Coach Craig Moss: Exactly.

Dr. Segler: The other thing is that it’s very different when you get injured when you’re paying attention to the pain because I would imagine as somebody who coaches high school athletes, if you take a kid, for example, who decides they want to run and they want to do a marathon. They want to the L.A. Marathon and they’re basically sedentary, well, the initial phase, it’s like you give them a schedule and you’re like, “Here’s your schedule. You’re going to walk, run this, and you’re going to run a mile, then you’re going to run two miles, then you’re going to run this and it is going to be painful and uncomfortable. You’re gonna have to learn how to get past that,” and so you tell them very specifically that this is going to hurt. This is your schedule. Don’t worry about it. Just stick to the schedule.

Dr. Segler: As runners, when we get injured, it kind of works against us because we still think in the back of our mind what our next race is, what we really want to do, what our schedule should be. Instead, you had to do the opposite where like, okay, no schedule. I’m gonna run a mile on a soccer field or I’m gonna run a couple of miles here. I’m gonna run three miles to the park. I’m gonna do something really short and see what happens and then I’m gonna make a plan the next day, you know? so it, it is a very difficult thing to make that shift from just ignoring discomfort to really reevaluating on a daily basis to figure out what you can do next. How did you get through that? Was that a tough process for you?

Coach Craig Moss: Well, I don’t want to say, fortunately for me, ’cause having sacral stress fracture is not the funnest thing in the world but two years prior, my … I’ve only had like two really … prior to this foot, I only had two really big running injuries. I had IT band issue one time and then I had a sacral stress fracture. That sacral stress fracture took me out of the running for six months. I could not run for six months and then I had to get back into running. It took another four months of just going to the park and running for five minutes and then walking for five minutes and running for five minutes and that was it for the day and then you take a whole week off.

Coach Craig Moss: Since I had already done that process, it was a little bit easier to tolerate this one ’cause I’m like, okay, I know that if I go slowly, I take the time to actually slowly get back into running, it’s better than trying to rush into it and getting into the whole injury cycle ’cause then all of a sudden, you’re like, now my foot hurts. Well, now I’m changing my stride a little bit. Okay, so now this ship’s going gonna hurt on this side. Okay, so now I’m going to pull the muscle on this side. Now my IT band on this side is going to react a different way. I knew going in that I had to be really, really, really patient or I was gonna be in the injury cycle for months and months and months and not get out of it successfully most likely.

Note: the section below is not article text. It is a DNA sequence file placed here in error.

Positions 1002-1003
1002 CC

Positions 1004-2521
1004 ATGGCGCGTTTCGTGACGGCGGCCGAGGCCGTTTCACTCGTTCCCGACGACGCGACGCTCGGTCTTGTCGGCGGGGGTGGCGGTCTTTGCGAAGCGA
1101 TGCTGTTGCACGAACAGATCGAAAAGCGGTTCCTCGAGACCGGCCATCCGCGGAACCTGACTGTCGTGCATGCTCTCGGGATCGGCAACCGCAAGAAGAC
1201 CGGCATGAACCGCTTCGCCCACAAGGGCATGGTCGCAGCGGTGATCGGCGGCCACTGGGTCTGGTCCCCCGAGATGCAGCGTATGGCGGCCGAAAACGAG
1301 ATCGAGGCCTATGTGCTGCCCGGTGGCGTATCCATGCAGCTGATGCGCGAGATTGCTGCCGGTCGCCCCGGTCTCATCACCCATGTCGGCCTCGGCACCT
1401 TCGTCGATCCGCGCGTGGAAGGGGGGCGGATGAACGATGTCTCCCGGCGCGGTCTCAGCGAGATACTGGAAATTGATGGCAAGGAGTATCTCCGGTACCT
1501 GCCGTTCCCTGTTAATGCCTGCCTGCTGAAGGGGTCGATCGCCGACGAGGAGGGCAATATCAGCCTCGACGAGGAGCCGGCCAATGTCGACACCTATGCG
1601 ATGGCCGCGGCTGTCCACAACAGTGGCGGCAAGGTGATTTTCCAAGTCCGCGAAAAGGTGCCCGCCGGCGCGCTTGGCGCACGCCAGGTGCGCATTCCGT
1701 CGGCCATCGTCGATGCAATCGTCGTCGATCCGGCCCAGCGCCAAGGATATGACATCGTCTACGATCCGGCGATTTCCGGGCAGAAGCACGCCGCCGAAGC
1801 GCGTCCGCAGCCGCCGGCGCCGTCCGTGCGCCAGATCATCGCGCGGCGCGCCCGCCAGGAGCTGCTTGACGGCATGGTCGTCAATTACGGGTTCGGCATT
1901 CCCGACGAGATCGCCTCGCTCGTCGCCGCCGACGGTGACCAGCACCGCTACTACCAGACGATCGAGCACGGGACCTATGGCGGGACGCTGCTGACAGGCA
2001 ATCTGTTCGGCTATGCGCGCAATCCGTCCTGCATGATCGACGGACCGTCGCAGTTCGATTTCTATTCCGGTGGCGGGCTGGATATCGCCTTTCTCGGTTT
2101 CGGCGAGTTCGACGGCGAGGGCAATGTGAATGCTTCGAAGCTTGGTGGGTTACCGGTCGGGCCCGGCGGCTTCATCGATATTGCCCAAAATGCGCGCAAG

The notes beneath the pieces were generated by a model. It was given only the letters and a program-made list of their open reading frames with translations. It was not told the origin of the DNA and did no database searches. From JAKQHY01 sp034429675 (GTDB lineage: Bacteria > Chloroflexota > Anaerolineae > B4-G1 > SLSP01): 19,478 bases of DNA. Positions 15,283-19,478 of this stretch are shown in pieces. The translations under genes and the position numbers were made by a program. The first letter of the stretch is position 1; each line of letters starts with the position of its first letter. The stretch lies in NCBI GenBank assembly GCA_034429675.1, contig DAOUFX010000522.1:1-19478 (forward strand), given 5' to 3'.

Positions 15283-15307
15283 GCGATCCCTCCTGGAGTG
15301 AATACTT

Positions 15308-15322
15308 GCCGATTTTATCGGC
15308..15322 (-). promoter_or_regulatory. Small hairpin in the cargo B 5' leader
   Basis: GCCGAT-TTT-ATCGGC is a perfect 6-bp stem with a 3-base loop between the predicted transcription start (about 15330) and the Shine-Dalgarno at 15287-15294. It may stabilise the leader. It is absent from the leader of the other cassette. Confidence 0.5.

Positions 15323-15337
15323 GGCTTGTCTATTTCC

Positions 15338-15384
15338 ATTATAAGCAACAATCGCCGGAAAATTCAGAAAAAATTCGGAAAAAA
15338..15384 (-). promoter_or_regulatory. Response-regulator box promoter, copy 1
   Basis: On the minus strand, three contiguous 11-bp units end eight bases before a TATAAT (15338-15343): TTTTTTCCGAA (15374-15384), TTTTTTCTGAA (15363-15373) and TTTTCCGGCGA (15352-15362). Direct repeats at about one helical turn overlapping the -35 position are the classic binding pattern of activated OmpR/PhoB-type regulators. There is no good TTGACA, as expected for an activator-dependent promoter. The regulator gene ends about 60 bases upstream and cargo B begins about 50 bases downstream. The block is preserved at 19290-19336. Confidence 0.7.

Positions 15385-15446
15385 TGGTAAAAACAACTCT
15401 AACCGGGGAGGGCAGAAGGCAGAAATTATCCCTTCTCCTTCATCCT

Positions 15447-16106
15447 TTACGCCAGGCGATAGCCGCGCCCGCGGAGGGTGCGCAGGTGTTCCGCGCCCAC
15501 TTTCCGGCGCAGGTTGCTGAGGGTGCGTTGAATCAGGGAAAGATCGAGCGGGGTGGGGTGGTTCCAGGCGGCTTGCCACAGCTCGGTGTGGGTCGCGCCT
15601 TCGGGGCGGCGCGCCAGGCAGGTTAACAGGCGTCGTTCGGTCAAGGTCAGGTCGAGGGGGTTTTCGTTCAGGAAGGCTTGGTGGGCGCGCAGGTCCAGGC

Dr. Segler: Okay, great, all right, so listen, I know you’re a coach, so you have a unique perspective. You have a lot of experience and as a coach, you wind up not just with the experience of having run 46 marathon, but you run … I think coach is wind up like you, you don’t have 46 marathons worth of experience, you have hundreds of marathons worth of experience because you’ve helped in trained all of these people to make it to an event and get through the event.

Coach Craig Moss: Yes.

Dr. Segler: For you, that may be a bit easier to kinda look at it from this different perspective, but for the normal runner, somebody who’s been running for years and then they get injured, what advice would you give them in terms of assessing the pain and really paying attention to what’s going on? How would you tell them to look at that?

Coach Craig Moss: Well, one, I’d say be honest with the pain. Don’t say, in your head, that it’s a two when it’s really a six just because you want it to be a two so you can head out the door, then while you are running, be honest with yourself. Don’t have a mileage stuck in your head where you’re saying, today, I planned on six miles, so you get to miles three, kind of starts to feel a little off, but you’re like, “Hey, I’m halfway through my run. I can get to the next mile. It’s no big deal, then I’m pretty close to the six because I’m at four, so I might as well just finish it.” That kind of thing is not beneficial to you.

Coach Craig Moss: The way you got to look at it is, ‘kay, I’d rather take them two, three, four weeks off now or back off for two or four weeks right now so I can be successful the rest of the year as opposed to two or four weeks of running, kind of through an injury and then taking two to four months off ’cause it turned into something bigger.

Dr. Segler: That’s right.

Coach Craig Moss: But that’s such a hard thought for people that have never been through it or the stubborn runner or the person that wants to get to the race that they signed up for. I had never missed a race before and I started missing races obviously because when the sacral fracture happened and then I signed up for races after I had recovered, I’m like, okay, in this race is three months off. I’m gonna sign up for this race and do it. I wasn’t training well and actually scrapped a couple of races and mentally, that was hard at first.